Puerto Rican Educators: Fighting for Health and Safety in the Face of Covid-19


Barricades block the entrance to the Governor’s mansion known as La Fortaleza in San Juan, Puerto Rico on March 18, 2020. – On Sunday March 15, Puerto Rico’s Governor Wanda Vazquez imposed a curfew and ordered the shutdown of most businesses in hopes of slowing down the spread of the novel coronavirus (Covid-19). (Photo by Ricardo ARDUENGO / AFP)

This joint statement by the Federation of Teachers of Puerto Rico and the National Union of Educators and Education Workers addressed the Covid-19 crisis as the island continues to suffers in the wake of hurricanes, earthquakes, and neoliberal austerity imposed from Washington, D.C. Originally published at FMPRblog, translated and republished by No Borders New with permission. 

In the face of the global coronavirus health crisis and the Puerto Rican government’s decision to implement a national lockdown of public services and all shops, as well as establishing a curfew, we put forth the following proposals that must be addressed in order to develop genuine solutions.

  1. The salary of all workers must be guaranteed, including public sector workers, companies with state contracts, and private firms, regardless of their status, during the curfew which will shutter all businesses and shops. If private companies deny workers their wages, immediate economic aid must be provided for those workers, for example, unemployment payments. We must not have poor and working-class families quarantined in their homes without the income they need to survive. Remember, our current administration approved the so-called labor reform that eliminated, or substantially reduced, accumulated days for sick leave and vacations for workers in private companies. Now is the time to reconsider the effects of this reform and repeal it.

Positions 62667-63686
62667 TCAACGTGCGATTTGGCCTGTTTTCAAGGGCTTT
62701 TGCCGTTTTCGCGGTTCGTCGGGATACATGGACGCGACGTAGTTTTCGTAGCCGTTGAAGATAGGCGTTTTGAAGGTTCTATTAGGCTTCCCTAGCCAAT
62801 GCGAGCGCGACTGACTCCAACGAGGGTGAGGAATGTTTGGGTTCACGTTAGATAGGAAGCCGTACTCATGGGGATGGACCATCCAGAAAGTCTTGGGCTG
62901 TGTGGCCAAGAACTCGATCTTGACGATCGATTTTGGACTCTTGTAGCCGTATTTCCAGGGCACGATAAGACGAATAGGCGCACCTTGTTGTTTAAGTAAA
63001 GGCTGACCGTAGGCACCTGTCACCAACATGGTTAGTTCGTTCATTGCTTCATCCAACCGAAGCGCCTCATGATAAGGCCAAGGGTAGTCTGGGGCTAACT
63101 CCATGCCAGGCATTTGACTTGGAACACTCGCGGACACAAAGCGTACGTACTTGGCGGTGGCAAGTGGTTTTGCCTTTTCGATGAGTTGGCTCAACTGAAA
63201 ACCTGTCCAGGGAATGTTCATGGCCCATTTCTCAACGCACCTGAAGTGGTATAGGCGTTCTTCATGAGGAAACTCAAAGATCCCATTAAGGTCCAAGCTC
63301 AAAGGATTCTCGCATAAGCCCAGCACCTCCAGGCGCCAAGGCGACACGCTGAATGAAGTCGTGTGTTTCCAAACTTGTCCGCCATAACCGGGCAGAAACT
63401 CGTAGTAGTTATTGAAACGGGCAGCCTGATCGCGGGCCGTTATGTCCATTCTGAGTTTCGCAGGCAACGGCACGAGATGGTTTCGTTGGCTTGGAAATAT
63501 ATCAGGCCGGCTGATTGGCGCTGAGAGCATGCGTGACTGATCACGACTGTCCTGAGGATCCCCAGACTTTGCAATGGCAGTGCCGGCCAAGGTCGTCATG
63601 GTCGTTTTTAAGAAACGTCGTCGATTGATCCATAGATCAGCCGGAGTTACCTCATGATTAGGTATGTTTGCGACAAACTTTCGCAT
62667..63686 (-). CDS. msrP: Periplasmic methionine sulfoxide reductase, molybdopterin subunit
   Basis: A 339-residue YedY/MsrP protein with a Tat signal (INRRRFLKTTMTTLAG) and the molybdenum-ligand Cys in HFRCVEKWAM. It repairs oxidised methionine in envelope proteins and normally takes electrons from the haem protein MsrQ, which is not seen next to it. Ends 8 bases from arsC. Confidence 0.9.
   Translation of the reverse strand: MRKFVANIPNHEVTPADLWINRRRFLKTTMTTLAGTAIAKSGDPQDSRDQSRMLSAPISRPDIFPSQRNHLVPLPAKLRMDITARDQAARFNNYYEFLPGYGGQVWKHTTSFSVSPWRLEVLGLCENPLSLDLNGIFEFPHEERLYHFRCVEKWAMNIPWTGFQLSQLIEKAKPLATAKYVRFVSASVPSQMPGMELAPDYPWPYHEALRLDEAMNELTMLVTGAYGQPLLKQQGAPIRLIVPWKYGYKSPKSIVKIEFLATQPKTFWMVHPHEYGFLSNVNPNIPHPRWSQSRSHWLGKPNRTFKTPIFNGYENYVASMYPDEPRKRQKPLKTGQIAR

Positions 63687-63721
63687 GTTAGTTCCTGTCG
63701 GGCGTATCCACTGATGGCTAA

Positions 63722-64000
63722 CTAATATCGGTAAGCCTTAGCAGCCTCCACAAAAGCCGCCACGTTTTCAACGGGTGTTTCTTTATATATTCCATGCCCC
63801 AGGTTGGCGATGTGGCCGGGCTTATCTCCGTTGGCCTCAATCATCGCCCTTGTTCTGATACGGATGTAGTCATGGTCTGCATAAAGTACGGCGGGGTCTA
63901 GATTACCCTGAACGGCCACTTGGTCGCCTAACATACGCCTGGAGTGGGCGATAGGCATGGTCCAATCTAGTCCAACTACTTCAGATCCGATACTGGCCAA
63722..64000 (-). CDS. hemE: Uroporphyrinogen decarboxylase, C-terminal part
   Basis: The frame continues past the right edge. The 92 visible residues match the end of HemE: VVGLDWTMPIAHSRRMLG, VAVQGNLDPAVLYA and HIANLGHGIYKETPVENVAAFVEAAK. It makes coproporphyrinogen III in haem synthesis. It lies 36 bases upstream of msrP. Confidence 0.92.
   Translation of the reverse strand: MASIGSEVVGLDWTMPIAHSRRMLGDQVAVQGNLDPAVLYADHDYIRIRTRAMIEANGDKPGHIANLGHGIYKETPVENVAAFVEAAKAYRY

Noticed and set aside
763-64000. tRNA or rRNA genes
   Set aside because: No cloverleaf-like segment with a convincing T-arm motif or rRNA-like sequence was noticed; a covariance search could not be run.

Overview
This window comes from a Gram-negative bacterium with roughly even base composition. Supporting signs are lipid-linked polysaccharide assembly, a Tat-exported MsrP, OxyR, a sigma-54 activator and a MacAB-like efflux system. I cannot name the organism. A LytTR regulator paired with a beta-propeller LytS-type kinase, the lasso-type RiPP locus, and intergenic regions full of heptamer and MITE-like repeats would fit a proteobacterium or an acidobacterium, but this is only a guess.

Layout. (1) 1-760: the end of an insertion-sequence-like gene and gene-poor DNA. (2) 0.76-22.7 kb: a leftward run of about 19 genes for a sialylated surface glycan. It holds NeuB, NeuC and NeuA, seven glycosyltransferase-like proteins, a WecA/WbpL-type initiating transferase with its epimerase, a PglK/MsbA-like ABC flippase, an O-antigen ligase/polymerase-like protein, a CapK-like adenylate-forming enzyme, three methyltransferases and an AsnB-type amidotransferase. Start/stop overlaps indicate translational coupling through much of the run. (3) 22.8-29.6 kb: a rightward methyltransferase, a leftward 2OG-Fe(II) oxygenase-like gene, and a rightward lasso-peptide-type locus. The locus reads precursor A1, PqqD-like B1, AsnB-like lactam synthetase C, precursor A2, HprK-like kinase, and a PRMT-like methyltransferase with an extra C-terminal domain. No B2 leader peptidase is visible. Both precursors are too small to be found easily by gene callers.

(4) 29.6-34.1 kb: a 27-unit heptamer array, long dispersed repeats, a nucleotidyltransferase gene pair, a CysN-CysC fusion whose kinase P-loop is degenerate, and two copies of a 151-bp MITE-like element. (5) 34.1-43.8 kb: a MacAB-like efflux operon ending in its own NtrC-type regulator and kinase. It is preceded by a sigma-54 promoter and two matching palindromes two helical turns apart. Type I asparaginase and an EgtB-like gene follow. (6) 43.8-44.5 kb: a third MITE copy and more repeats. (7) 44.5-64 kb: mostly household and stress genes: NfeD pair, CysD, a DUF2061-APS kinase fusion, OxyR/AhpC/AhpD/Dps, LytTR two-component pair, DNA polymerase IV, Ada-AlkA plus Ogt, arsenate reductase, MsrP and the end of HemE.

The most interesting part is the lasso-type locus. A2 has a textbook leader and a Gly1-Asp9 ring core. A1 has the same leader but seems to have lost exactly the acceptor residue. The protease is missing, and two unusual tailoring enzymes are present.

2. Access to Puerto Rico’s ports must be denied to all vessels, with the exception of those carrying food, medicines, and medical equipment under a strict safety and hygiene protocol.
  3. Airports must control travelers’ access to our island, allowing only doctors and health personnel who come to work during the emergency access, along with Puerto Rican residents returning home. All residents entering the island must be automatically quarantined in addition to having a screening test at the airport, which includes taking their temperature and documenting their travel and health history.
  4. Supermarkets, pharmacies, and gas stations that remain open must have thermometers available so that, as part of the protocol at each shift change, before and after work, employees’ temperatures are taken. Employees must wear gloves at all times and wash their hands when entering and leaving work, or when they take off their gloves.
  5. Medical science campuses can prepare students as an auxiliary emergency medical teams to confront the virus outbreak, as has been suggested by Harvard University.
  6. Cuba has enough antiviral drugs to treat* this pandemic. They should be obtained for our national population, yet they are prohibited due to the U.S. embargo of Cuba.